In Tony Hillerman’s The Dark Wind, Navajo Tribal Police officer Delbert Nez has been trying to catch the person responsible for a spate of spray-painting. He thinks he has his perpetrator one day and goes on the hunt. While he’s out on the road, he’s shot, and his car is burned. The most likely suspect is Ashie Pinto, who’s found nearby with the murder weapon and a bottle of alcohol (presumably used in the burning). Sergeant Jim Chee, who was a friend of Nez’, is determined to catch his killer, and sees no reason not to arrest Pinto. And in fact, Pinto does nothing to defend himself. But, he does have the right to a fair hearing, and Janet Pete, of the Navajo People’s Legal Service (Dinébe’iiná Náhiiłna be Agha’diit’ahii (DNA)) is sent to be sure that’s what happens. As it turns out, there’s much more going on here than it seems on the surface. Fans of Hillerman’s novels will know that The Dark Wind also includes some episodes of vandalism that end up being linked to a case that involves smuggling and murder.

In Christopher Fowler’s Seventy-Seven Clocks, a strange man dressed in Edwardian clothes visits London’s National Gallery. While he’s there, he throws acid on John William Waterhouse’s The Favourites of the Emperor Honorius.  It seems to be a deliberate choice of painting, too. To make matters worse, the damaged art was on loan from the Australian government, so the very tricky matter of international relations is also involved. It’s certainly a strange crime, so it’s handed to the Peculiar Crimes Unit (PCU) run by Arthur Bryant and John May. And it turns out to be connected to an equally strange murder they’re investigating.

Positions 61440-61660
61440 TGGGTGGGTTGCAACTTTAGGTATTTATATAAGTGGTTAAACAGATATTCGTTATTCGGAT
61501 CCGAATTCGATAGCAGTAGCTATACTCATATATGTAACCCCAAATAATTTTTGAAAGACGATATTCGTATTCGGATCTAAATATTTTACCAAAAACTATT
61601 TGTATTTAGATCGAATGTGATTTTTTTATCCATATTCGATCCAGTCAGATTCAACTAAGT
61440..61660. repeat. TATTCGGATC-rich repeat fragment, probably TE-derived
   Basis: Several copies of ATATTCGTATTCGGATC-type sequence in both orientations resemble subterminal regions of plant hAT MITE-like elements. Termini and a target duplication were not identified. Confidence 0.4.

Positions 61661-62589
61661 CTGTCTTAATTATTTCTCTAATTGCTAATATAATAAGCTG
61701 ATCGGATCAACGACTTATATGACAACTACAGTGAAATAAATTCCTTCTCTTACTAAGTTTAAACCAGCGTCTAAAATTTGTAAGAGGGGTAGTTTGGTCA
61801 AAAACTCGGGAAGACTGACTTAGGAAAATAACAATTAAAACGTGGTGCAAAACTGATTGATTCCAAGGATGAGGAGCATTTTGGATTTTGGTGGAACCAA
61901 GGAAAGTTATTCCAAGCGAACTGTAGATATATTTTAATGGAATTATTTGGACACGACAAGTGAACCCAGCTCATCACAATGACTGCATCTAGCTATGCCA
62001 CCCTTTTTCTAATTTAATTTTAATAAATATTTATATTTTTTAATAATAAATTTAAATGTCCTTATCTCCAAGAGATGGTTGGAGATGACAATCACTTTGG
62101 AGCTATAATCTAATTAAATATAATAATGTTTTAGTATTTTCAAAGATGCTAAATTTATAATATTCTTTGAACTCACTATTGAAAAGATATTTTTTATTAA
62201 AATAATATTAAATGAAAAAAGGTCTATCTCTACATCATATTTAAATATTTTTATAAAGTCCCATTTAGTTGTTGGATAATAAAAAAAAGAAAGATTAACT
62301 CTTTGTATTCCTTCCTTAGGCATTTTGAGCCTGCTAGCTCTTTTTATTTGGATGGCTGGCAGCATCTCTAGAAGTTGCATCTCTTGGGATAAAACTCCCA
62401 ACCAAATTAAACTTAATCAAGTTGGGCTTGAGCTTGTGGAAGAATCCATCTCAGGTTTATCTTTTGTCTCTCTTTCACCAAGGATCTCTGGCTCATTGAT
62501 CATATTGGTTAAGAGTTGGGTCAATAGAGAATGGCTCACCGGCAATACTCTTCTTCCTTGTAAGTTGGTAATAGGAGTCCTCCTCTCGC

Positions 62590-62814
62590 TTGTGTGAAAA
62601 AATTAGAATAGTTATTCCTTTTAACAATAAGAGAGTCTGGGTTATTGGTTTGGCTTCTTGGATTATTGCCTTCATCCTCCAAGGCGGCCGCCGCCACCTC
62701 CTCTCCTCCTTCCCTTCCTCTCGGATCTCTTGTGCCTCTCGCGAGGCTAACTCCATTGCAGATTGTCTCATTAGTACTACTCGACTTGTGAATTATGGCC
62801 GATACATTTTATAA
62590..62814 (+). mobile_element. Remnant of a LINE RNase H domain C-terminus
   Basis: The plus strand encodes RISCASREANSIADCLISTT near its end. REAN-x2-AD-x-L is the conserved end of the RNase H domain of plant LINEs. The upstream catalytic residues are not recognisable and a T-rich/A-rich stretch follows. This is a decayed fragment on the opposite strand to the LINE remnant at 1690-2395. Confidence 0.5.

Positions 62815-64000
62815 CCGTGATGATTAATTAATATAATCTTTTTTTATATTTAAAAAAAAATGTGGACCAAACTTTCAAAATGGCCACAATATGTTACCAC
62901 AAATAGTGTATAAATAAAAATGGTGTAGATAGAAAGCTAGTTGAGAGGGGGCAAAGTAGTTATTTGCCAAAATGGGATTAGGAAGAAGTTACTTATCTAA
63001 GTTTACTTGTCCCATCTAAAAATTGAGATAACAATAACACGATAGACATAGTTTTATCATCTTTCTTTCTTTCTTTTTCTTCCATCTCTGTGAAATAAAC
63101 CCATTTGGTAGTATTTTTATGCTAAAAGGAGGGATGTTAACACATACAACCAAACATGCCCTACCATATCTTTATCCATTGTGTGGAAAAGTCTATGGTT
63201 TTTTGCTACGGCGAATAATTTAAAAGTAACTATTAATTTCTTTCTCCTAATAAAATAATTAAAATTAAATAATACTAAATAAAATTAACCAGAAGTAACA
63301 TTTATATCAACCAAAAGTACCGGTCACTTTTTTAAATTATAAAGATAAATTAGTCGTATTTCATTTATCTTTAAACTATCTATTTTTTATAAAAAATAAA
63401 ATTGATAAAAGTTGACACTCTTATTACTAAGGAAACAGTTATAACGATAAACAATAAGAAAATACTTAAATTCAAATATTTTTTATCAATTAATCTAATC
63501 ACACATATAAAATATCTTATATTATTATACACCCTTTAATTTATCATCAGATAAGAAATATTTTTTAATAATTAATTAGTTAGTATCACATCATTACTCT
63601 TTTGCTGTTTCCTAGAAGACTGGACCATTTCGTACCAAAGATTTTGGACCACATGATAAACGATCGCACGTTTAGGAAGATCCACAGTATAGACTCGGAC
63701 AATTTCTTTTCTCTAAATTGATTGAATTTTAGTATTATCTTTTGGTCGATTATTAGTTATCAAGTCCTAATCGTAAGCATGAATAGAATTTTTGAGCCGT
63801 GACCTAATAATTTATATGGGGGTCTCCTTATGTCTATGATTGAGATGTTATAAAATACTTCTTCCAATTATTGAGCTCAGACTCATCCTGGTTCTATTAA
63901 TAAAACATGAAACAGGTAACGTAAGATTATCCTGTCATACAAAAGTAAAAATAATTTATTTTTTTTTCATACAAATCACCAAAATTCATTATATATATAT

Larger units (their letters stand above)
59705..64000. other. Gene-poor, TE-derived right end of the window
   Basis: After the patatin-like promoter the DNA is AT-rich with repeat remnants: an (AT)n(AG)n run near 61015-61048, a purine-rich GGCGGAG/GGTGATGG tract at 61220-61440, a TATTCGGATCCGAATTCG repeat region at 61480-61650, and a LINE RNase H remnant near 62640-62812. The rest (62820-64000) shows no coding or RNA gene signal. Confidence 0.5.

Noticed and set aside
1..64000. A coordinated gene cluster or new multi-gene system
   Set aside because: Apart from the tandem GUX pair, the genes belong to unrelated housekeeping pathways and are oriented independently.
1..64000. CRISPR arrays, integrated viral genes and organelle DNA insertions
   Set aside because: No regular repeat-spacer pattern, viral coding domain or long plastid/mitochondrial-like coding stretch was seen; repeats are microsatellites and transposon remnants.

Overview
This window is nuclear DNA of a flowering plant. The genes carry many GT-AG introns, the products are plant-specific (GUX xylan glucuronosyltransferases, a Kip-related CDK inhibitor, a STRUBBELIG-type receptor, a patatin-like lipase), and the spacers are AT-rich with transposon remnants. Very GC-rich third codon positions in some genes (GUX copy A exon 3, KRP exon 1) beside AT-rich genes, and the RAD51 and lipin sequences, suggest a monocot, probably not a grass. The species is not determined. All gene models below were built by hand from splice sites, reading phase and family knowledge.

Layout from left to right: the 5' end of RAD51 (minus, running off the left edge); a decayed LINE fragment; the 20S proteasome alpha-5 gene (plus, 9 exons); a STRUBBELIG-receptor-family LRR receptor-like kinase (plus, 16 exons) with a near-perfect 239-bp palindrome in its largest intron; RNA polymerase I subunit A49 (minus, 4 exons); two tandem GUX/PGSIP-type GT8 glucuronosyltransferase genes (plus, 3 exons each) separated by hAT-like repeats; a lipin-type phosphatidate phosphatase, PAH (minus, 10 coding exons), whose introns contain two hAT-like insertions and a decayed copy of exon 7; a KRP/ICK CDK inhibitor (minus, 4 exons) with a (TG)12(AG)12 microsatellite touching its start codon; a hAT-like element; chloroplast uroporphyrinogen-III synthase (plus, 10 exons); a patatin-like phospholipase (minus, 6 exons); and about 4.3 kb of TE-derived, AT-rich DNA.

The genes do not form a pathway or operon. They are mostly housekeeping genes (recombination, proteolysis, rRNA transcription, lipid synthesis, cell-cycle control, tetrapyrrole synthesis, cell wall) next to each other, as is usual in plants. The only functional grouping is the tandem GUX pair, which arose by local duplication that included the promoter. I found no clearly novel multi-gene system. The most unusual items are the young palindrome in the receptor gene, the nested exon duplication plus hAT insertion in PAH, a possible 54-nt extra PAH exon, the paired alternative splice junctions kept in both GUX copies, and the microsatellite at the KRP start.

In one plot thread of Peter James’ Not Dead Yet, Brighton and Hove Superintendent Roy Grace learns that a man named Amis Smallbone is about to be released from prison. He’s not too happy about it, because Smallbone is,

‘…the nastiest and most malevolent piece of vermin he had ever dealt with.’

But there’s not much he can do. Then, Grace’s partner, Cleo Morey, finds that her car has been sabotaged, and a taunting sign left on it. Grace assumes that Smallbone’s responsible, and he acts on that. But is he right?

Meg Gardiner introduces science fiction author and legal researcher Evan Delaney in China Lake. In that novel, Delaney goes up against a fanatic religious group called the Remnant. She’s shocked to learn that her former sister-in-law, Tabitha, is now a member of the group. She left Delaney’s brother, Brian, and their six-year-old son, Luke, and the loss was devastating for the whole family. Now, she’s back, and she wants Luke. And the Remnant is prepared to do whatever it takes to help her get the boy. The group tries to intimidate the Delaneys with threats and vandalism. When that’s not successful, they get more dangerous. And Delaney soon learns that they have plans that go far beyond taking Luke away from his father.